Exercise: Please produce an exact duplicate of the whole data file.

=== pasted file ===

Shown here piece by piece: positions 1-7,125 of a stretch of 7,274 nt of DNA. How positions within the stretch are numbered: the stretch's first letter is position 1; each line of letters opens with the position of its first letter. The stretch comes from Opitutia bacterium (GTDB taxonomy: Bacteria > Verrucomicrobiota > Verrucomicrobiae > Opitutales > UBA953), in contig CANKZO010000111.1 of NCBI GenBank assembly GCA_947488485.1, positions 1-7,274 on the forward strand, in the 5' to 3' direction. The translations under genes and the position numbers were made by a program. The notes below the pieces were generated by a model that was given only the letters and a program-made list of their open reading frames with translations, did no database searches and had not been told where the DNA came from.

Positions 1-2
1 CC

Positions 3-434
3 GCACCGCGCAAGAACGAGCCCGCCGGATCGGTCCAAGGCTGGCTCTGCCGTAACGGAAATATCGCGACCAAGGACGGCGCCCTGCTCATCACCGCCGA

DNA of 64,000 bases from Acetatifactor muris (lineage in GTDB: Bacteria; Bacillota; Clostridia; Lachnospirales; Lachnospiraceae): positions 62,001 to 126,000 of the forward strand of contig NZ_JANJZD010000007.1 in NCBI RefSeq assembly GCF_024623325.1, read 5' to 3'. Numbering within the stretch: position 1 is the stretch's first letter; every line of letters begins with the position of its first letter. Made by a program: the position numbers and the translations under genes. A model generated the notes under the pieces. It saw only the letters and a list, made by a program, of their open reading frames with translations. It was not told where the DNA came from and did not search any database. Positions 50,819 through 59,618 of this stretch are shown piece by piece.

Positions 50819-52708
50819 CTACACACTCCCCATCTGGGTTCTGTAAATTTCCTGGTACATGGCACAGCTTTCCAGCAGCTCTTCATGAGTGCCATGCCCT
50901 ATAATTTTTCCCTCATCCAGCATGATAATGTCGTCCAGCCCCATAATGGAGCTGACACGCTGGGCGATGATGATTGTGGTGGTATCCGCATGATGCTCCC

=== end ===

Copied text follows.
Shown here piece by piece: positions 1-7,125 of a stretch of 7,274 nt of DNA. How positions within the stretch are numbered: the stretch's first letter is position 1; each line of letters opens with the position of its first letter. The stretch comes from Opitutia bacterium (GTDB taxonomy: Bacteria > Verrucomicrobiota > Verrucomicrobiae > Opitutales > UBA953), in contig CANKZO010000111.1 of NCBI GenBank assembly GCA_947488485.1, positions 1-7,274 on the forward strand, in the 5' to 3' direction. The translations under genes and the position numbers were made by a program. The notes below the pieces were generated by a model that was given only the letters and a program-made list of their open reading frames with translations, did no database searches and had not been told where the DNA came from.

Positions 1-2
1 CC

Positions 3-434
3 GCACCGCGCAAGAACGAGCCCGCCGGATCGGTCCAAGGCTGGCTCTGCCGTAACGGAAATATCGCGACCAAGGACGGCGCCCTGCTCATCACCGCCGA

DNA of 64,000 bases from Acetatifactor muris (lineage in GTDB: Bacteria; Bacillota; Clostridia; Lachnospirales; Lachnospiraceae): positions 62,001 to 126,000 of the forward strand of contig NZ_JANJZD010000007.1 in NCBI RefSeq assembly GCF_024623325.1, read 5' to 3'. Numbering within the stretch: position 1 is the stretch's first letter; every line of letters begins with the position of its first letter. Made by a program: the position numbers and the translations under genes. A model generated the notes under the pieces. It saw only the letters and a list, made by a program, of their open reading frames with translations. It was not told where the DNA came from and did not search any database. Positions 50,819 through 59,618 of this stretch are shown piece by piece.

Positions 50819-52708
50819 CTACACACTCCCCATCTGGGTTCTGTAAATTTCCTGGTACATGGCACAGCTTTCCAGCAGCTCTTCATGAGTGCCATGCCCT
50901 ATAATTTTTCCCTCATCCAGCATGATAATGTCGTCCAGCCCCATAATGGAGCTGACACGCTGGGCGATGATGATTGTGGTGGTATCCGCATGATGCTCCC